Tampa rejects proposal to close bars at midnight


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Tampa has decided against earlier closing times for bars: plans to hold a workshop on the proposal to change closing from 3 am to midnight was narrowly defeated amid public outcry. The idea could resurface if a committee of stakeholders is formed. Council member Mary Mulhern was in the minority in voting to support a workshop, though she acknowledged a time change would likely be defeated.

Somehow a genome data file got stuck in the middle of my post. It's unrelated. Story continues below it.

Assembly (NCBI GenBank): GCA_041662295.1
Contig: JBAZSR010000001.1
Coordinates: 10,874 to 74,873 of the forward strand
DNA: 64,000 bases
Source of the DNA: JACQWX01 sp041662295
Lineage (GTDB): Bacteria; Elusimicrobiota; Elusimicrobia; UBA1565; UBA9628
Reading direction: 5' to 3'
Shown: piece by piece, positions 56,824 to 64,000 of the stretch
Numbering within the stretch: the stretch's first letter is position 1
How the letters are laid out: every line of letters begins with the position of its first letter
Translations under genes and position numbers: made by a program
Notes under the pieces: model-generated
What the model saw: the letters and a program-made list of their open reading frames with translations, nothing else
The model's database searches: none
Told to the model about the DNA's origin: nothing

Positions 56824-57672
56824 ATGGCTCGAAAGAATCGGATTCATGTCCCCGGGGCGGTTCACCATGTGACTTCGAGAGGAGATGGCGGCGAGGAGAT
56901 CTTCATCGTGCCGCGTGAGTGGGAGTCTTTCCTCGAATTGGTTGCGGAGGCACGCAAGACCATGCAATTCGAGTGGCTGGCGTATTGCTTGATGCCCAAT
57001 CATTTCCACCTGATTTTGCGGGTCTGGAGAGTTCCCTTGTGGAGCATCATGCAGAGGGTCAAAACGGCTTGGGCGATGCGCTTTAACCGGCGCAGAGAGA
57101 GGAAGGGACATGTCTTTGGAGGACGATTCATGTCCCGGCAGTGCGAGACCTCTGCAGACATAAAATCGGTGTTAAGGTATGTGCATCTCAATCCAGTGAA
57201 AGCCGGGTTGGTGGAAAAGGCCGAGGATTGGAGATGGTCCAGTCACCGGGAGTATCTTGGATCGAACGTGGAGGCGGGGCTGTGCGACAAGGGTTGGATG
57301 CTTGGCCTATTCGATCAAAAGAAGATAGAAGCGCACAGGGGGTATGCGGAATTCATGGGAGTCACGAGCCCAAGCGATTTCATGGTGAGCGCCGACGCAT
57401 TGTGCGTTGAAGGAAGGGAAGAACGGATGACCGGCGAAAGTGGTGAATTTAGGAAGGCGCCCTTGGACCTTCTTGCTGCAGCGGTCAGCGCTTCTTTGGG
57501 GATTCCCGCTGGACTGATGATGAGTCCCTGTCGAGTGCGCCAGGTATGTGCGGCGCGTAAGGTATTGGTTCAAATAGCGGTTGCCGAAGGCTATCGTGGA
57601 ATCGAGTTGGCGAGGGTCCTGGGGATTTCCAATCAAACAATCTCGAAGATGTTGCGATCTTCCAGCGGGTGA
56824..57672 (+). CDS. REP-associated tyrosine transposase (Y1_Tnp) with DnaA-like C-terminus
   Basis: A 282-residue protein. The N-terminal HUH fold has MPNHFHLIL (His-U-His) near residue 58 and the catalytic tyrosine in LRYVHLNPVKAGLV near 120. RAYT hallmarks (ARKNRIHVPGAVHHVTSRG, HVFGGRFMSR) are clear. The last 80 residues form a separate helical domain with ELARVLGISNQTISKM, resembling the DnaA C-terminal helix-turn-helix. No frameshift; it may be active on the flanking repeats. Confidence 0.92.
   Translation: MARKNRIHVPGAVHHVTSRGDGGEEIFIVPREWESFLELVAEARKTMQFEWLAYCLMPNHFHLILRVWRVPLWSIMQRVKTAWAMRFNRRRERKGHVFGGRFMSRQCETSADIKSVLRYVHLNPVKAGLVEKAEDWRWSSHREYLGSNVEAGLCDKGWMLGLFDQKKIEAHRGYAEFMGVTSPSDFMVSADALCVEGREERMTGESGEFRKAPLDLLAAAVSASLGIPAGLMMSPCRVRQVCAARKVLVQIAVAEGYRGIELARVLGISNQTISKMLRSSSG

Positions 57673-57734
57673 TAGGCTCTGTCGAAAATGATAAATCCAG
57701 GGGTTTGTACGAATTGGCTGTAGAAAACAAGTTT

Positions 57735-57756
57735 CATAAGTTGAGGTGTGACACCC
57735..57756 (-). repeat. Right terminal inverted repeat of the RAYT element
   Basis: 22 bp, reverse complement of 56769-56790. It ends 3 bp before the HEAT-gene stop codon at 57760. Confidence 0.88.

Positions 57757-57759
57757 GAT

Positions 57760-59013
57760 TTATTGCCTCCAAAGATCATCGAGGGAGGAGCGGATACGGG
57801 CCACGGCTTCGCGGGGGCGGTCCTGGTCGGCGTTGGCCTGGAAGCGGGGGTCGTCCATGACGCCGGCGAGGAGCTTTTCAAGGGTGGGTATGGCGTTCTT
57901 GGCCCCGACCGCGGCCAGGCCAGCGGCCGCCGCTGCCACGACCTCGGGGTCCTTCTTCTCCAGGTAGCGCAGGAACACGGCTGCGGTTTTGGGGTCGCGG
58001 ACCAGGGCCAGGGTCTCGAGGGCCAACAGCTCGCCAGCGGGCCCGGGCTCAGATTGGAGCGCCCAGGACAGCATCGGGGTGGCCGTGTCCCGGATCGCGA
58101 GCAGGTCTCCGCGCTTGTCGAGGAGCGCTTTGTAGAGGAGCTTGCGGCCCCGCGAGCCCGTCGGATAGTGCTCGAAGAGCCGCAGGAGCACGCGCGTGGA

“I don’t think anybody we heard from here who works in the bar and restaurant business would be affected, necessarily be affected, by this ordinance. Every bar that is now open later than midnight, or restaurant, would be grandfathered in and would not lose that. So people need to realize that no one is going to lose the rights and the hours that they have now if we were to pass this which clearly is probably not going to happen today. I think people need to understand that, if you have the right to sell alcohol until 3 AM or later or earlier you would not lose that if we had passed this ordinance. The other thing I wanted to say was that I think someone made a really good point that ‘what is the problem that we’re trying to solve?’ and that may be something that I think we need to clarify that and we can work on that at this workshop in February; what are the problems? But I think we heard predominantly from people from Ybor today, maybe at least 50%, it’s not just that district that we and our citizens have problems with and some of where we hear the most complaints from neighbors and we heard one of them John Jones here today is the Soho area. The problems aren’t limited to Ybor and the problems that we have there are not just about big nightclub venues. They’re about restaurants that are actually operating as bars. Part of the problem with that is the hours. So hours of operation are a problem that our citizens have been begging us to address and we’ve been having a hard time doing that. So I think you need to know that I am not ready to kill this. This is something that, I’ve been on Council for seven years now and we’ve heard from many, many people and we’ve seen neighborhoods, I’ve seen my neighborhood completely, the character of it change from being just a mixed use retail corridor on Howard to being a bar district, so we do have some real issues that we have been asked to deal with and I think that we’re going to have to go forward and do that.”